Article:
Tuesday March 19 talk in Martham
Church, 7.30 to 9.15 p.m.
Mary Fewster, on her third visit,
gave a history of Civic
Regalia held by various East Anglia towns. Treasured and
greatly valued, it represents
the history of Charters given by Kings long ago.
Charters allowed cities such
as Norwich and towns such as Great Yarmouth to govern
themselves. Ours, given
by King John in 1208, gave us the right to self-govern.
We are familiar with Mayoral
processions wearing their
chains of office, which were not introduced until the
18th century, and
carrying symbols of their power. “Mayor” derives from
the Latin word major,
meaning bigger. Mayors are thus the highest ranking
officials within a city or
town. We studied pictures of various maces and even
handled one. Until 17thC
they were smaller but weighty and were seen as weapons.
Fortunately these days
they are much larger and ornate and symbolic of the
Housed in the Town Hall in Great
Yarmouth, our Mace dates to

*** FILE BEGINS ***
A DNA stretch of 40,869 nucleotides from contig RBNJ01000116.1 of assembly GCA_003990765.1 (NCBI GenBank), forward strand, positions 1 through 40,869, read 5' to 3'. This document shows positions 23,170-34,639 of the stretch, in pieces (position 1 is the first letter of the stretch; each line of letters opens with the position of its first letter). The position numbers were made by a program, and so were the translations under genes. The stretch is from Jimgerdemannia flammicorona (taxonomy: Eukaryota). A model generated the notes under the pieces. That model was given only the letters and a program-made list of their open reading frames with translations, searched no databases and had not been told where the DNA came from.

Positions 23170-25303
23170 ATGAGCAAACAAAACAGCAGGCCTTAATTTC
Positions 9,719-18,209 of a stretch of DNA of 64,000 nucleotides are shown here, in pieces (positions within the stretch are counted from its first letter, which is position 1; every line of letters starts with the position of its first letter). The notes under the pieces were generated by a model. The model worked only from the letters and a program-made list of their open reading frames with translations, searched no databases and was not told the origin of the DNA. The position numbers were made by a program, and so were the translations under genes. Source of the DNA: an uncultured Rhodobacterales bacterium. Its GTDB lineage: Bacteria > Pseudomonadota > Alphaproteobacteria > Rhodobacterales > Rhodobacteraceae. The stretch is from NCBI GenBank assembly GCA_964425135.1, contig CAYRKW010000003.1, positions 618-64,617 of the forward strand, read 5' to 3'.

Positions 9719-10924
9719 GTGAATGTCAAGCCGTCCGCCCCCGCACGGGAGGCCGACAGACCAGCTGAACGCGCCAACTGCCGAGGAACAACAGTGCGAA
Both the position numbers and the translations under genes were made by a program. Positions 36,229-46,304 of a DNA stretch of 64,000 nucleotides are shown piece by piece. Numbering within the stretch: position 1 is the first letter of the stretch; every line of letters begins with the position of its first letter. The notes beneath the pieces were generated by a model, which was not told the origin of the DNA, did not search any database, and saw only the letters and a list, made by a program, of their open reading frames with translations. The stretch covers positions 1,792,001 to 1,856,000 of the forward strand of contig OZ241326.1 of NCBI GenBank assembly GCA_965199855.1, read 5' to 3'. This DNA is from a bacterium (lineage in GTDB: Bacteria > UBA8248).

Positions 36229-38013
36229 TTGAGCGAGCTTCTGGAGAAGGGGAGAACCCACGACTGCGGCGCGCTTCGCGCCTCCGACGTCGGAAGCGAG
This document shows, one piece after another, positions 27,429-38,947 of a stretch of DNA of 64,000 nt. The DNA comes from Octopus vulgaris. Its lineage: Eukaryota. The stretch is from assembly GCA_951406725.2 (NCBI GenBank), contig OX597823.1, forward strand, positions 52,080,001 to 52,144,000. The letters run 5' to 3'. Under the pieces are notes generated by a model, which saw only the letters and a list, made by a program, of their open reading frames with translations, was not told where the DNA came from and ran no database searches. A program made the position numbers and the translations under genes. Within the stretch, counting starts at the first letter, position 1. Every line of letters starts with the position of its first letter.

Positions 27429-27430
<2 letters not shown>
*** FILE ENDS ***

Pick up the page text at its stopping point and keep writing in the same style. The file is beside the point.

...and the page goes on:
1690 and is used in Mayoral processions. Insignias
showing ships on Seals
represent the importance to coastal towns of shipping
Great Yarmouth’s sword dates to 1680.
This sword, the blade
up and sheathed, is carried in procession in front of
the Mayor. When entering
a church the blade is down to represent a cross. The
sword is unsheathed in
times of war so in 1945 there was a ceremony to
Over time many other important items
of plate have been
collected from Thetford to Kings Lynn and during
important banquets these items
are displayed, called a Buffet.
Great Yarmouth has a ceremonial key
and a silver trowel with
the borough arms and the Prince of Wales' arms which had
been used for the
ceremonial laying of the foundation stone of the Town
Hall. There are items
dating after 1660. Plate before this date in Great
Yarmouth was seized to pay
parliamentary troops during the civil war.
Among our town’s greatest treasures
are, for me, the keys to
the Hutch box, a seven key “treasure chest” where all
Yarmouth’s Charters and
ancient documents were kept. Long ago the hutch was kept
in the Vestry of St.
Nicholas, then in the Tolhouse and now safely on the
landing in the Town Hall.
Our current Mayor and her Consort
accepted our invitation to
attend and we were given the privilege of viewing and
handling various Great
interesting evening showcasing civic pride in the
treasures that are Regalia